IDEAS home Printed from https://ideas.repec.org/
MyIDEAS: Login to save this article or follow this journal

Sustainability Of Mena Public Debt And The Macroeconomic Implications Of The Recent Global Financial Crisis

  • SIMON NEAIME

    ()

    (Department of Economics, American University of Beirut, Bliss Street, Hamma, P. O. Box 11 0236 Beirut, Lebanon)

Registered author(s):

    In the wake of the recent US financial crisis and after the accumulation of sizeable public debts, especially in the emerging MENA countries of Egypt, Jordan, Morocco, Tunisia, and Turkey, the financial distress of the public sector has become a major source of concern for policymakers in the region. Using time series econometric tests, and the Present Value Constraint model, this study examines the sustainability of MENA public debt. The empirical results point to strong sustainability of fiscal policies in Tunisia, weak sustainability in Egypt, mixed results for Morocco, and unsustainable debt and fiscal policies in Jordan and Turkey. It is argued that the acceleration of fiscal reforms in the latter group of MENA countries is urgently needed; otherwise, those countries may experience further increases in an already large public debt, and more pressure on exchange and interest rates, with further macroeconomic imbalances. It is also argued that the recent global financial crisis is expected to put further strains on Jordan's debt sustainability given its limited fiscal space and high debt to GDP ratio.

    If you experience problems downloading a file, check if you have the proper application to view it first. In case of further problems read the IDEAS help page. Note that these files are not on the IDEAS site. Please be patient as the files may be large.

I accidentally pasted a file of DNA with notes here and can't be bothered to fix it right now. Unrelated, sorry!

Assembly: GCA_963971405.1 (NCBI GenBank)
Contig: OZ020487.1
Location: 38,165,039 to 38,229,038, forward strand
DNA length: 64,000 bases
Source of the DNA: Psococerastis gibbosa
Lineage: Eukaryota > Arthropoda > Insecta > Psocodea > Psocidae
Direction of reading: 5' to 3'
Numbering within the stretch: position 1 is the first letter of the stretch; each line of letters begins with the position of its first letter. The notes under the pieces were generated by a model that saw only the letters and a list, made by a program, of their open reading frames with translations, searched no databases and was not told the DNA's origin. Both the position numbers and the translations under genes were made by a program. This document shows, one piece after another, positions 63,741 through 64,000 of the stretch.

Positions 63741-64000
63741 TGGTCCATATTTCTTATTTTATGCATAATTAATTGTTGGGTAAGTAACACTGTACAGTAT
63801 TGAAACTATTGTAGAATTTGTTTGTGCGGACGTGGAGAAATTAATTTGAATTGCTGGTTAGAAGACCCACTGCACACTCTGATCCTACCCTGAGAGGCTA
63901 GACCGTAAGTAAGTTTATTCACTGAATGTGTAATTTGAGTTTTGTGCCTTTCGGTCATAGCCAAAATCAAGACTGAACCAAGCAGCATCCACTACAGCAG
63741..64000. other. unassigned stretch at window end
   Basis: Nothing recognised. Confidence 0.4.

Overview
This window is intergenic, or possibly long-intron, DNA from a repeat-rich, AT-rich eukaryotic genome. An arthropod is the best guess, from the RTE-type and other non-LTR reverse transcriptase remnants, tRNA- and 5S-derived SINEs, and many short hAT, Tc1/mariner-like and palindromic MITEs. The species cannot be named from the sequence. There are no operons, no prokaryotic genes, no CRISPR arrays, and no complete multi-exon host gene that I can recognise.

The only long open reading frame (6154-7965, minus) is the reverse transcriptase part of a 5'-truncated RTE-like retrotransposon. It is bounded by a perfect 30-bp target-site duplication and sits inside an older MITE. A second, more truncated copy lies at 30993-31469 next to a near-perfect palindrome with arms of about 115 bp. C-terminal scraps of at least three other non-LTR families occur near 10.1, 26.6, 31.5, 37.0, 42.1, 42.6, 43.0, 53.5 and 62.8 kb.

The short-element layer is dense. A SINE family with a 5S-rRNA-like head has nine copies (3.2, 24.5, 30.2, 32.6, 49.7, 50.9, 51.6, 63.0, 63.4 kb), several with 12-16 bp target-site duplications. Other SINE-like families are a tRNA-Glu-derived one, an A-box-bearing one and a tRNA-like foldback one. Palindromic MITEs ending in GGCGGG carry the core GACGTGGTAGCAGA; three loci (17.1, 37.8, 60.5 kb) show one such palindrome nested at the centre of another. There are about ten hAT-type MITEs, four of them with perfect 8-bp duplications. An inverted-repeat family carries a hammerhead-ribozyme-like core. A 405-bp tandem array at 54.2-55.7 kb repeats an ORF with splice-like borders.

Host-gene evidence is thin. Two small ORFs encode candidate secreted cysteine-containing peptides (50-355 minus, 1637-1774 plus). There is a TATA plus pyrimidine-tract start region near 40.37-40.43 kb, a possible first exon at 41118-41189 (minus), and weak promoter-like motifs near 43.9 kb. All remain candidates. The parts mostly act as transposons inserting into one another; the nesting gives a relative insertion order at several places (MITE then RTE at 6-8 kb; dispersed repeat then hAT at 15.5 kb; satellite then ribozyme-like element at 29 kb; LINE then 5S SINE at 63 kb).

File URL: http://www.worldscinet.com/cgi-bin/details.cgi?type=pdf&id=pii:S1793812010000228
    Download Restriction: Access to full text is restricted to subscribers.

    File URL: http://www.worldscinet.com/cgi-bin/details.cgi?type=html&id=pii:S1793812010000228
    Download Restriction: Access to full text is restricted to subscribers.

    As the access to this document is restricted, you may want to look for a different version under "Related research" (further below) or search for a different version of it.

    Article provided by World Scientific Publishing Co. Pte. Ltd. in its journal Middle East Development Journal.

    Volume (Year): 02 (2010)
    Issue (Month): 02 ()
    Pages: 177-201

    as
    in new window

    Handle: RePEc:wsi:medjxx:v:02:y:2010:i:02:p:177-201
    Contact details of provider: Web page: http://www.worldscinet.com/medj/medj.shtml

    Order Information: Email:


    No references listed on IDEAS
    You can help add them by filling out this form.

    This item is not listed on Wikipedia, on a reading list or among the top items on IDEAS.

    When requesting a correction, please mention this item's handle: RePEc:wsi:medjxx:v:02:y:2010:i:02:p:177-201. See general information about how to correct material in RePEc.

    For technical questions regarding this item, or to correct its authors, title, abstract, bibliographic or download information, contact: (Tai Tone Lim)

    If you have authored this item and are not yet registered with RePEc, we encourage you to do it here. This allows to link your profile to this item. It also allows you to accept potential citations to this item that we are uncertain about.

    If references are entirely missing, you can add them using this form.

    If the full references list an item that is present in RePEc, but the system did not link to it, you can help with this form.

    If you know of missing items citing this one, you can help us creating those links by adding the relevant references in the same way as above, for each refering item. If you are a registered author of this item, you may also want to check the "citations" tab in your profile, as there may be some citations waiting for confirmation.

    Please note that corrections may take a couple of weeks to filter through the various RePEc services.

    This information is provided to you by IDEAS at the Research Division of the Federal Reserve Bank of St. Louis using RePEc data.